Santhali film a huge hit

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By OUR CORRESPONDENT
  • Published 15.09.12
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The start may have been slow, but Suhana Safar — a four-day film festival to raise a toast to 100 glorious years of Indian cinema — is more than making up for the poor turnout on Day One.

The crowd continued to swell on the penultimate day of the first state government- sponsored film festival on Friday with school students, Bhojpuri and Santhali film lovers and connoisseurs of old classics flocking to Sujata Miniplex to catch six films.

“Ranchi is not a Santhal belt. So yes, I had not expected such an overwhelming response to my film,” said Dasharath Hansda, director of Sita Nala Re Sagun Supari (Santhali), which was screened at the small hall of Sujata cinema to a packed house in the morning.

The audience, mostly Santhals, were more than elated to watch a film in their own language. “This is the first time that I watched a Santhali film on the big screen. It was a wonderful experience,” said student Suman Mandi, who had come from West Singhbhum’s Baharagora along with her friends.

Students, who had turned up in large numbers, also loved Santosh Sivan’s award winning 1996 children’s film Halo. The touching story revolves around the life of a seven-year-old girl Shasha and her pet dog Halo.

“I loved Sasha’s character and the way she loved a street dog,” beamed Ichcha Kumari, a student of Jagannathpur Madhya Vidyalaya.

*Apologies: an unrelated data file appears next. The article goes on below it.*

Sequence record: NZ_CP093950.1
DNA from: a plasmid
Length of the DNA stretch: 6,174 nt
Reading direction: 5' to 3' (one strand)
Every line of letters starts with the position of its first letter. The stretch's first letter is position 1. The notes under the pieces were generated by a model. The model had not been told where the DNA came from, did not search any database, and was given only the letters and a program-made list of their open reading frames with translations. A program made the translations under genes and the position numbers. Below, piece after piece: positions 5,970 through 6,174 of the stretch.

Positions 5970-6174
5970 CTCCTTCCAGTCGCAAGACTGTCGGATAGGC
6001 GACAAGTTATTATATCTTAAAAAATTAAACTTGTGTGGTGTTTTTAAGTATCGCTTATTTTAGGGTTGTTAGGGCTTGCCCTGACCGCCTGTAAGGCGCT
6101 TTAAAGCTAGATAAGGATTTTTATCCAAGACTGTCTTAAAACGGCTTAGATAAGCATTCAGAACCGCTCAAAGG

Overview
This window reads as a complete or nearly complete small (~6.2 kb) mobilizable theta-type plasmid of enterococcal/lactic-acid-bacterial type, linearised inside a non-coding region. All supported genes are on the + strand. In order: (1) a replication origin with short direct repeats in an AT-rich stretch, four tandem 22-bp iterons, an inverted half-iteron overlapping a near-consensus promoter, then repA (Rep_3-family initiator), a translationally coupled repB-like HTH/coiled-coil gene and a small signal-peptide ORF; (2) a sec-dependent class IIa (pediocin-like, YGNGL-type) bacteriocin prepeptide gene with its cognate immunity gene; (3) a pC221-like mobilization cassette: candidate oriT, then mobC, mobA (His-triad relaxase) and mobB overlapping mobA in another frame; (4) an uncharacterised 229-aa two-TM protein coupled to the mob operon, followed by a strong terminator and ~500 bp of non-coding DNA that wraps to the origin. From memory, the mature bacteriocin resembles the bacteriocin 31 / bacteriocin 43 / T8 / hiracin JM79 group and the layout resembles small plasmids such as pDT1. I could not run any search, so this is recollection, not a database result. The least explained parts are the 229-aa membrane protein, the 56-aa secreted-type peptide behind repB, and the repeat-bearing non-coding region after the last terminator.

The more serious kind, however, waited for Guru Dutt’s Pyasa, Hrishikesh Mukherjee’s Anand (1971) and Kundan Shah’s Jane Bhi Do Yaron, which were screened later during the day.

Among them, Anand turned out to be the major crowd puller.

Though announced as late as on Thursday, Bhojpuri film Ganga Maiya Tohe Piyari Chadaibo (1963) also drew a decent crowd.

“We always wanted to include a Bhojpuri film in the list but did not manage to procure the proper clearances on time. We screened it as soon as we got the nod from the Directorate of Film Festivals,” said Alok Gupta, director of state information and public relations department.

However, Ganga Maiya Tohe Piyari Chadaibo’s gain was a Tamil film’s loss as the screening of Mani Ratnam’s Kanathil Muthamital was scrapped to make space for the Bhojpuri classic.

“The decision was taken seeing Ranchi’s sizeable number of Bhojpuri speaking population,” Gupta explained. A number of competition for students on various film-based themes and a discussion too was held during the day’s events on Friday.